Taliban suicide team strikes NDS headquarters in Afghan city

The Taliban has claimed credit for today’s suicide assault in the provincial capital of Samangan in northern Afghanistan. The attack belies U.S. officials’ claims that the Taliban has not been fighting in Afghanistan’s cities.

Afghan officials said that 10 people were killed and more than 50 were wounded after a Taliban suicide bomb detonated an explosive-packed vehicle outside of the headquarters of the National Directorate of Security (NDS) in the city of Abyak, TOLONews reported. A team of three Taliban fighters then entered the NDS compound and battled Afghan forces before being killed.

The Taliban claimed credit for the assault on the NDS headquarters, and stated that “three heroes from the Martyrdom Battalion” carried it out, according to a statement that was released on Voice of Jihad. It called the target of the operation the “satanic intelligence nest in Samangan province.”

The Taliban celebrated its “martyrdom seeking” units in a video that was released in early June. Also, in mid-June, the Taliban called the Afghan government and those who support it “deviants … who are trained in the poisonous deviant beliefs of atheism, communism, secularism, democracy, and other satanic western and disbelieving ideologies in order to mislead the Muslims with their deviant ideologies.”

In today’s statement, the Taliban said that it was “implementing justice on murderous criminals.” It also described those who were killed and wounded as “Kabul administration remnants and those obstructing establishment [sic] of an Islamic government.”

The Taliban has been very clear both before and after the signing of the agreement that facilitates the withdrawal of U.S. troops that it will not directly negotiate with the Afghan government. The Taliban has described the Afghan government as “illegitimate,” “impotent,” “un-Islamic,” “satanic,” “deviants,” and a “puppet” of the United States. It has stated that the only acceptable outcome for Afghanistan is the establishment of the Islamic Emirate of Afghanistan with its emir, Mullah Haibatullah Akhundzada, as the rightful leader.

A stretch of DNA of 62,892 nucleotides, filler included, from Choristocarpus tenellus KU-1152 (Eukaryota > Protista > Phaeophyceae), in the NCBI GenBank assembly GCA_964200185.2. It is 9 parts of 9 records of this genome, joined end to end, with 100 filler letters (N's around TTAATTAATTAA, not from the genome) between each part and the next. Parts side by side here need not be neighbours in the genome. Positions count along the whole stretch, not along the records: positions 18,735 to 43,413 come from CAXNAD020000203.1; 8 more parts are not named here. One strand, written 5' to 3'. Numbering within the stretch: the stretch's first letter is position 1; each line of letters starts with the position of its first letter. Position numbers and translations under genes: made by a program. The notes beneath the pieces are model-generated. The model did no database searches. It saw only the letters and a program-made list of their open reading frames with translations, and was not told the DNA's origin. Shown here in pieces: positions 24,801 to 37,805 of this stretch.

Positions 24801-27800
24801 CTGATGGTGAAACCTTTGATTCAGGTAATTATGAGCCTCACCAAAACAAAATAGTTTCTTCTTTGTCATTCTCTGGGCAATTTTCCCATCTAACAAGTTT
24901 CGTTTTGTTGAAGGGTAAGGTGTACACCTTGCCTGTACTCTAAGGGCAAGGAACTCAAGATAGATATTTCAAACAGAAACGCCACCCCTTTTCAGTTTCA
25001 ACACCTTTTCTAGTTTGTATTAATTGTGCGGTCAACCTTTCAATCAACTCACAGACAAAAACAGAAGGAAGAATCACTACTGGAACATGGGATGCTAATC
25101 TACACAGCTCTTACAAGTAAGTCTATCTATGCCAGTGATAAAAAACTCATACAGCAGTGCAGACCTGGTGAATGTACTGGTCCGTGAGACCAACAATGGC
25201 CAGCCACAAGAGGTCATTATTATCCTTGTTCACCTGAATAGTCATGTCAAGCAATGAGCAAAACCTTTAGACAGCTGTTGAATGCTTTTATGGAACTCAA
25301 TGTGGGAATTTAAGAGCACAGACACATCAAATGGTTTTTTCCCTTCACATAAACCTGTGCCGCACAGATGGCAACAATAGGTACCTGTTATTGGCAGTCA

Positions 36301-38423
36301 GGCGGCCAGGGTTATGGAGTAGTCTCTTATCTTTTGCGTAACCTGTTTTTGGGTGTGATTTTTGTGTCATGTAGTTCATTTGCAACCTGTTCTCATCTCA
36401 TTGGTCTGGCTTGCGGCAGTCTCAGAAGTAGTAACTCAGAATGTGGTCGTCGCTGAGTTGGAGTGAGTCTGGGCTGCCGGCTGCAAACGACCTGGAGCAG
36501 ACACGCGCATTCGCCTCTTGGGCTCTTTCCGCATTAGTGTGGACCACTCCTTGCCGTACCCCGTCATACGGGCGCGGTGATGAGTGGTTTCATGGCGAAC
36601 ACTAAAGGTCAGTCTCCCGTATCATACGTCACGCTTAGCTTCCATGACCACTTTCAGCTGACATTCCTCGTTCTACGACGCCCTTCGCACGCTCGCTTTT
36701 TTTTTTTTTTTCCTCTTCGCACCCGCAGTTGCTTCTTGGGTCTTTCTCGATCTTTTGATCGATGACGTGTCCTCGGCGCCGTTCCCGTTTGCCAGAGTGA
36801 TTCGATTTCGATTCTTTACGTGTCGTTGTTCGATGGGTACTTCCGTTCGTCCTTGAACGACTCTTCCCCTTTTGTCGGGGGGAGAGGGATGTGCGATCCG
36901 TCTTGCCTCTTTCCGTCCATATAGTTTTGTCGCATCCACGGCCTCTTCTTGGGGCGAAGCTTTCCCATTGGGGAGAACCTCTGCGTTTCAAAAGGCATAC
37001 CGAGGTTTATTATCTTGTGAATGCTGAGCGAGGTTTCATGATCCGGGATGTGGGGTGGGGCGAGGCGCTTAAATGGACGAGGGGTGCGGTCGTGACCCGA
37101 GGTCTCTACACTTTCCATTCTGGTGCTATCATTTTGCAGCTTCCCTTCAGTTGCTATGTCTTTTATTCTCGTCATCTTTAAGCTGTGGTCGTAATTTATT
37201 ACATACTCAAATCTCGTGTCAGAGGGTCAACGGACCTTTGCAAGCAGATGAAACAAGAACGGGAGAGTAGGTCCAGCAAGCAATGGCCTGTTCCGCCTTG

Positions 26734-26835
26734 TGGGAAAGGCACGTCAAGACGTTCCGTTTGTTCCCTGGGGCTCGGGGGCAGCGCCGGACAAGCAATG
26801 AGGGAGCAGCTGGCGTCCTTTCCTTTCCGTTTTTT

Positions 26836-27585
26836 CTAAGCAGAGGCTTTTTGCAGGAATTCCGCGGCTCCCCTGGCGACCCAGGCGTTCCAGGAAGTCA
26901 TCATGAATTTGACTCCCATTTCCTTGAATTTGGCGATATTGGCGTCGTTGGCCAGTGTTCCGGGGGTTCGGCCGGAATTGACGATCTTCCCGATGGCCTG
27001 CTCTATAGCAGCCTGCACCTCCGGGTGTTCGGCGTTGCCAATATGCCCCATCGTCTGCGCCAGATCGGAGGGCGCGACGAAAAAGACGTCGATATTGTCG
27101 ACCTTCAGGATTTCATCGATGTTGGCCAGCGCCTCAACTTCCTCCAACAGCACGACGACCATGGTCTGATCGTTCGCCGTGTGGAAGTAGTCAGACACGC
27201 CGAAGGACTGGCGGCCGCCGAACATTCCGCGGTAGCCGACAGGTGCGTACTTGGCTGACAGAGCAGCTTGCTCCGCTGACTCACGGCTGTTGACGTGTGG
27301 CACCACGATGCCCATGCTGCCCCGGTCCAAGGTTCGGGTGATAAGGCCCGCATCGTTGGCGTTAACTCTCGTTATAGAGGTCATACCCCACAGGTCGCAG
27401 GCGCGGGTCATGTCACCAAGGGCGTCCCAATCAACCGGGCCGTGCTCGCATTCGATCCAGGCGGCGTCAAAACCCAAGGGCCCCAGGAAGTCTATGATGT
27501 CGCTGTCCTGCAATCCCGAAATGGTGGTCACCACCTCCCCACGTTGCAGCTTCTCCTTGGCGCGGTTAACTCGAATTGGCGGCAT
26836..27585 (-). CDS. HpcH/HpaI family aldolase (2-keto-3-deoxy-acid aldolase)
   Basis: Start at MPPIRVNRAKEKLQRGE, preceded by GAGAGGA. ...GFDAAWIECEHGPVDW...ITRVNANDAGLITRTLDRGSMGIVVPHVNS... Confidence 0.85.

Afghan officials, including President Arshaf Ghani and Abdullah Abdullah, the head of the High Council for National Reconciliation, which is tasked with negotiating with the Taliban, condemned today’s attack. The two leaders continue to push for talks with the Taliban and have released more than 4,000 Taliban prisoners, despite the fact that the Taliban has nearly doubled the number of attacks against the Afghan government and security forces, and refuses to recognize its legitimacy.

Today’s assault in Samangan also undercuts U.S. Secretary of State Mike Pompeo’s recent claim that the Taliban is not conducting major attacks or suicide bombings in Afghanistan’s cities, regardless of the fact that the Taliban has claimed credit for such operations. General Kenneth McKenzie, the head of U.S. Central Command, recently made a similar claim, and instead said the Islamic State was responsible for operations in the cities.  

Bill Roggio is a Senior Fellow at the Foundation for Defense of Democracies and the Editor of FDD's Long War Journal.

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